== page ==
Moreover, if there was something exceptional about Obasanjo’s political trajectory that affected his national and international outlook, it was his transition of the military government into civilian rule in 1979, thus marking Nigeria’s second republic. Having been appointed by the Supreme Military Council to succeed General Muritala Mohammed (after his assassination in 1976), Obasanjo did not hesitate to fulfill a course that had been embarked upon by his boss. Contrary to what we see in other African countries during the democratic transition, Obasanjo did not contest the second republic elections. Hence, General Olusegun Obasanjo became the first African military ruler to hand over power to a civilian government. Among other reasons, Generals Babangida and Abacha have forced us to realize and appreciate Obasanjo’s act in relinquishing power to civilians at the time he did—regardless of whatever motive he could have had. A popular statesman who never retired from politics, Olusegun Obasanjo became a prominent member of the People’s Democratic Party in 1998 and won as the party’s presidential candidate in the 1999 presidential election, thus becoming the first Nigerian president in the Fourth Republic and the first former military head of state to have done so. This time, his impact on Nigeria’s foreign policy was more significant. He rejigged Nigerian diaspora communities significantly and enhanced a substantial inflow of capital and investments from Nigerians in the diaspora. At a time when Nigeria was falling short on economic and developmental contributions from diasporic communities, President Olusegun Obasanjo initiated the Historic Presidential Dialogue with the Nigerian Diaspora in Atlanta and later in London, with the aim of “incorporating the Nigerian diaspora in national development.” His government, in 2003, established the Nigerian National Volunteer Service “to facilitate the involvement of the Nigerian Diaspora in the development process at home.” Consequently, President Obasanjo declared July 25 the Nigerian Diaspora Day to celebrate and “recognize the Nigerian diaspora as an important stakeholder in the Nigerian project.”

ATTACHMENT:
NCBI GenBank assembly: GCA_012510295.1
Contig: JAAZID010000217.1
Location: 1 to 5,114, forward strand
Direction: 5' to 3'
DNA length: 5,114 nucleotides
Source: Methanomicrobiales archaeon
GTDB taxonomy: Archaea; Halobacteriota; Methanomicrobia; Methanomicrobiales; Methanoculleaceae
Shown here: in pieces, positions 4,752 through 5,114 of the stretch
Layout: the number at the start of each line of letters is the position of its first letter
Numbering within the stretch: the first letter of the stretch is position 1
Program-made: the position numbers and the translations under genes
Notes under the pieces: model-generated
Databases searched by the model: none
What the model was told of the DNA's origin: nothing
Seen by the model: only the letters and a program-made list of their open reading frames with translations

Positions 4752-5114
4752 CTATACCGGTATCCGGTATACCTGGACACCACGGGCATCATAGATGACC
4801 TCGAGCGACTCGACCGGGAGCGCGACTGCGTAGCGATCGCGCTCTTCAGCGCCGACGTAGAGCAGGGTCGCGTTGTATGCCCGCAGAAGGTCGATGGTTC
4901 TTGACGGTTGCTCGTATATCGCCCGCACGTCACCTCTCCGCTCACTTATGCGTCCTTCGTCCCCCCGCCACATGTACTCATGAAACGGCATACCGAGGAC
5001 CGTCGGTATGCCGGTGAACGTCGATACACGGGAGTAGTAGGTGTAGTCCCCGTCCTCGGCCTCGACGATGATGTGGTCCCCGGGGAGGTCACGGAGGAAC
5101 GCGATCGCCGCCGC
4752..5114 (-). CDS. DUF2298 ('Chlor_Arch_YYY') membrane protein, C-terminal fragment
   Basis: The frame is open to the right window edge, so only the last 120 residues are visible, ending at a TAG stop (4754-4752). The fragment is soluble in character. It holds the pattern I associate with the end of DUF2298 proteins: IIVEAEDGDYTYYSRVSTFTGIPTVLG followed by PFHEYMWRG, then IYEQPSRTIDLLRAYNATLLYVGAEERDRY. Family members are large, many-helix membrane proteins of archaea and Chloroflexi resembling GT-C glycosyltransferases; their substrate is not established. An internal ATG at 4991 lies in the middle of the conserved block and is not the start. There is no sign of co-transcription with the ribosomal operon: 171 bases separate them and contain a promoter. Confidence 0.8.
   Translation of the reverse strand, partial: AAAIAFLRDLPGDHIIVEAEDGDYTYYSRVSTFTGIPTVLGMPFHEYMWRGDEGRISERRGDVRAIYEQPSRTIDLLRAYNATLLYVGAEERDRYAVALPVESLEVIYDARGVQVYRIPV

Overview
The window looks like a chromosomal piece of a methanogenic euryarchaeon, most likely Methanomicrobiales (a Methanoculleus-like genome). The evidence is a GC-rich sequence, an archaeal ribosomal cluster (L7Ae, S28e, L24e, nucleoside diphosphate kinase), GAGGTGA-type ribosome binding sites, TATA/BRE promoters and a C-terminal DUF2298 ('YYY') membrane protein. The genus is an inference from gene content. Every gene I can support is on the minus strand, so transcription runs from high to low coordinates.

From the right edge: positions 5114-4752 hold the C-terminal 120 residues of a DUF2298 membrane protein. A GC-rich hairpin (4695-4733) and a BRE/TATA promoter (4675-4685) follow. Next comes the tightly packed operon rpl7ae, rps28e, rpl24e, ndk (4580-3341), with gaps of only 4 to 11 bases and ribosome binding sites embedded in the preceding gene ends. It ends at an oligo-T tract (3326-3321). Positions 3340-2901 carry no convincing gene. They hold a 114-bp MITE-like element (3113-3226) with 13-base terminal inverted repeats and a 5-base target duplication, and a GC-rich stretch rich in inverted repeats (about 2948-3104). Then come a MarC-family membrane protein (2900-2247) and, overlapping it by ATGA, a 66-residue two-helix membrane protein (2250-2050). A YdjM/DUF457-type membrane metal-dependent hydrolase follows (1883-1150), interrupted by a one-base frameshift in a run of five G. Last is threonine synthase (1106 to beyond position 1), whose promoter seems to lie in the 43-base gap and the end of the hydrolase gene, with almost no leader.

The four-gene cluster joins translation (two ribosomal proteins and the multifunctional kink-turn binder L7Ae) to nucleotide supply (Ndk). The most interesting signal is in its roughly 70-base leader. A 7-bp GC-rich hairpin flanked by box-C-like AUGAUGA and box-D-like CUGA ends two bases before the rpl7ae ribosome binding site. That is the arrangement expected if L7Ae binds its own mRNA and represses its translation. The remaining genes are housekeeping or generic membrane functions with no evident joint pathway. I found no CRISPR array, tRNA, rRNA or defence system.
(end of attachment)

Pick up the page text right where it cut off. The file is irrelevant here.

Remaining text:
Beyond that, President Olusegun Obasanjo’s civilian government was reputed for its huge and strategic engagement in peace resolutions through his active roles in international organizations, especially the Organization of African Unity (OAU), which later became the African Union, through the sagacious efforts of people like Obasanjo. He was not only prominent as a member (later chair) of the AU Heads of State, but his initiatives were commendably adopted. He successfully proposed a Ministerial Conference on Security, Stability, Development, and Cooperation in Africa (CSSDCA). The fact that the conference was held in Abuja in May 2000 conferred honor on the place of Nigeria within the African continent.